History of Ryukyuan dance and kumi-odori
While Noh, a traditional Japanese theatrical form, is well known as Japanese-style opera, Okinawa also possesses a type of classical drama, Ryukyuan dance, which features dance, music and dialogue and is often compared to Western opera. Advantageously positioned amongst China, Southeast Asia and Japan, the Ryukyu Kingdom flourished in its day. Absorbing the best elements of those cultures it encountered, Ryukyu itself gave birth to a rich culture based on its own sensibilities and aesthetics. The symbol of said culture is undoubtedly traditional performing arts -- particularly Ryukyuan dance. Okinawan dance is divided into four styles: court dancing known as Koten-buyo (classical dance); Zo-udui (mixed dance), which appeared in the latter half of the 18th century depicting the experiences of the common people; Sosaku-buyo (created dance), choreographed by modern dancers; and Minzoku-buyo (folk dance), locally passed from one generation to the next.
Another performing art with a long history, kumi-odori (ensemble dance), is the theatrical expression and arrangement of short songs handed down from generation to generation. Content is roughly split into two categories -- that of mundane topics such as romance, familial love, coming of age, etc., and that of violent revenge killing. With the slow, measured rhythms of Noh and Kabuki, a fluid beauty of movement and costuming, performances loaded with silent expression of emotion through contrasting mild and intense displays, this Okinawan-style opera is regarded as an intangible cultural property of Japan.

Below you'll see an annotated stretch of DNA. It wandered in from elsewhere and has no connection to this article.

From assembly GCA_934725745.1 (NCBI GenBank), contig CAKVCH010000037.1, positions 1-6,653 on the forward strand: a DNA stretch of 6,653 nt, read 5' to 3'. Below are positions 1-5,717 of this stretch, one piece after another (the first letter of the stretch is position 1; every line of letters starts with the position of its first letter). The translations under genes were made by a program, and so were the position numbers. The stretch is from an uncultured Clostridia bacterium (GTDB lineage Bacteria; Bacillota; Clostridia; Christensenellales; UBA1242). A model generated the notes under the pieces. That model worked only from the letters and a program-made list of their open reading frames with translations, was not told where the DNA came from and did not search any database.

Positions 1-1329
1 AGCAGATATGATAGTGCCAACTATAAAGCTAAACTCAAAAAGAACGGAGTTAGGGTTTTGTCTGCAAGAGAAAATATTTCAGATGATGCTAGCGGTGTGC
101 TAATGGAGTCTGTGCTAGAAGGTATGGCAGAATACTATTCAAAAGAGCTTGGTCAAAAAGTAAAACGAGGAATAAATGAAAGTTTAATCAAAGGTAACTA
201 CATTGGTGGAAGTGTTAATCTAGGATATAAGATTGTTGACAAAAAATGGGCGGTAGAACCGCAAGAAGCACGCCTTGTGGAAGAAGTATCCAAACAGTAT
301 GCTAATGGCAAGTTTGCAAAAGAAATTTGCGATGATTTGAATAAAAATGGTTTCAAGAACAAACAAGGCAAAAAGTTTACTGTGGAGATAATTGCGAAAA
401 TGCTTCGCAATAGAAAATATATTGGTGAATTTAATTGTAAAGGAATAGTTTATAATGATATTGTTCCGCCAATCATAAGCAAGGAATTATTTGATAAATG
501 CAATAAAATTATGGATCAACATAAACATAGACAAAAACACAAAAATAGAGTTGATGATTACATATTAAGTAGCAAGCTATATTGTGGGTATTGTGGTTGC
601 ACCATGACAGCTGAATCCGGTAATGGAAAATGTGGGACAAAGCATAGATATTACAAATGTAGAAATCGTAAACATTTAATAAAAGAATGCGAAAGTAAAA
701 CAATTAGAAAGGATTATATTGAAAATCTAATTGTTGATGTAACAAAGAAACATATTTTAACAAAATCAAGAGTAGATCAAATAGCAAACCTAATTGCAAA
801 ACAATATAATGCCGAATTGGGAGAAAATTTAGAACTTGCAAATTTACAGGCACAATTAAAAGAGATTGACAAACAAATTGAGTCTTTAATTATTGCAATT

This is the tale of Amawari, a heroic adventurer and the lord of Katsuren Castle, who overcomes the socio-political upheaval of the unification of the Ryukyu period with the vigor and intensity of a typhoon. The two sons of Gosamaru, lord of Nakagusuku Castle, play the villains as they try to kill Amawari to avenge their father.
Yotsutake is the most important classical dance in Okinawa. A woman dancing in a bingata kimono and a large red lotus hat is exactly what most Okinawans imagine when they think of Ryukyu dance. An integral part of classical women's dances, an extravagance of color and intricate designs serve as a symbol of Ryukyu culture.
Yotsutake and other modern choreographies are relatively easy to see at places such as Shurijo Castle Park and also at local festivals and events, but Kumiodori is seen only at the National Theatre Okinawa, which is expected to become a traditional culture hub for the Asia/Pacific region, or at the Shurijo Castle Mid-Autumn Celebration, held annually in September. Through the music and dances, you will be able to catch a glimpse of the Okinawan soul.
Left: One of the Zo-udui dances. / Right: Kumi-odori.
Left: Tanchamae, a popular Zo-udui dance.
Right: An essential part of Kumi-odori, jiutai, or chanting.
Wakashu-udui, a type of Koten-buyo performed by young men.